Worthy Christian News » Christian Persecution » China » China's 'Pearl Bibles" Contribute To Unprecedented Growth of Christianity in Communist Nation
By BosNewsLife News Center
BEIJING, CHINA (BosNewsLife) -- The largest-ever delivery of Bibles by sea to China, known as 'Project Pearl', has contributed to a major underground house church movement in the country and an unprecedented growth of Christianity here, despite reports of persecution, BosNewsLife established Sunday, December 17.
China's 'Pearl Bibles' Contribute To Unprecedented Growth of Christianity in Communist Open Doors, the group that organized 'Project Pearl', said at least one of the estimated one million Bibles that were brought to China under cover of darkness on June 18, 1981, ended up in the hands of a man who had "prayed for three years to receive a Bible." After reading all the Scriptures "three times in just three weeks" he decided to become an evangelist and now leads a house church organization with an estimated 400,000 members, Open Doors said.
It is believed that other house church groups started elsewhere because of Project Pearl, which involved boats bringing a load of Bibles that weighed 232 tons. There was also an intrepid team led by a former US marine, known only as 'Brother David', Christians recalled. There are roughly 80 million Christians in China, with most of them worshipping outside the Communist Party backed churches, according to church estimates.
News of the apparent impact of Project Pearl came shortly after a funeral service was held in Mission Vejo, California this week for Ed Neteland, the executive director of the Christian Association of Senior Adults (CASA) who played a key role in 'Project Pearl.' He died Sunday, December 3 at the age of 74, of complications related to brain surgery following an accident at his home, the Christian ASSIST News Service (ANS) said.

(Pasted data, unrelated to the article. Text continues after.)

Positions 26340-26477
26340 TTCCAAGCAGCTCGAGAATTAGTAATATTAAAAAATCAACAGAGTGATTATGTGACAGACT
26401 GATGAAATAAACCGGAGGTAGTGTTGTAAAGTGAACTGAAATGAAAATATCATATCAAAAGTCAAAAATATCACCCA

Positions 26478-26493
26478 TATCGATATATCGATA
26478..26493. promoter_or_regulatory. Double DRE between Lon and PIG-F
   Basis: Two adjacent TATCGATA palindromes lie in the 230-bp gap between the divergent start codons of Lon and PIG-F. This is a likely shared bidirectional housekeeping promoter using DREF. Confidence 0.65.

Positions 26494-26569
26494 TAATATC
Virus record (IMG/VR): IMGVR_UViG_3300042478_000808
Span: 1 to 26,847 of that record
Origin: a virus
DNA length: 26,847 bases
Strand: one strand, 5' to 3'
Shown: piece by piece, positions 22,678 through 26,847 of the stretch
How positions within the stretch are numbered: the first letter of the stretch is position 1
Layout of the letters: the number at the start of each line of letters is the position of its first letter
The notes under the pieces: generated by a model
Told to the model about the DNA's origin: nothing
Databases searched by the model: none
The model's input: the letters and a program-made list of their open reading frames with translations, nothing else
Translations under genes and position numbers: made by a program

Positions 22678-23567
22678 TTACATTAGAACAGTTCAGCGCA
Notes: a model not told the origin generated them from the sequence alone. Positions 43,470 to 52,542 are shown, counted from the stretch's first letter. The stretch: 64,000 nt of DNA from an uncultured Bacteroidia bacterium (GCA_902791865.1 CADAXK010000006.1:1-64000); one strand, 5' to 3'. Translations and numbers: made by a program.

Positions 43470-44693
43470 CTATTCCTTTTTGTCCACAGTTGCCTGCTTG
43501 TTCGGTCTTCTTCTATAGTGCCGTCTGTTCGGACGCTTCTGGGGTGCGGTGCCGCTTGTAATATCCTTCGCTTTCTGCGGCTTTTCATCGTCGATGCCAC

In a statement to BosNewsLife, Open Doors Netherlands Spokesman Jeno Sebok suggested that Neteland, who was Director of Open Doors USA, would have been pleased with the results. "It is amazing to see how big the impact has been of these Bibles. That's not only because of the huge number, but because God has given His blessings over most of these Bibles," Sebok explained.
In remarks distributed by Open Doors Netherlands, a man who was only identified under his pen name Brother Daniel, recalled that 2,000 Christians of the underground church movement awaited the arrival of the Bibles at a beach, now known Shantou. Daniel initially was rowing a small boat to the main tug boat to help with pushing the Bibles into the sea. Bibles in special water prove packages eventually arrived at the beach where anxious believers tried to hide them in nearby villages.
Sebok said however that Chinese police arrived the next morning when not all Bibles were "brought to safety." Many Bibles were thrown back into the sea and others were burnt. Many Bibles were later recovered by Chinese fishermen who used Bible pages to package their fish, Sebok explained. When local Christians discovered this, they asked fishermen to sell the Bibles to them.
The Pearl Bibles ended up in nearly all Chinese provinces. Some were partly burnt; others were ravaged by the sea. And some had smell of perfume, as "Christians cleaned them after discovering that authorities had thrown them into cesspools." That determination, Sebok and other rights activists suggest, has helped to boost the spread of Christianity in Communist China. (With additional reporting by BosNewsLife Special Correspondent Eric Leijenaar in the Netherlands.)
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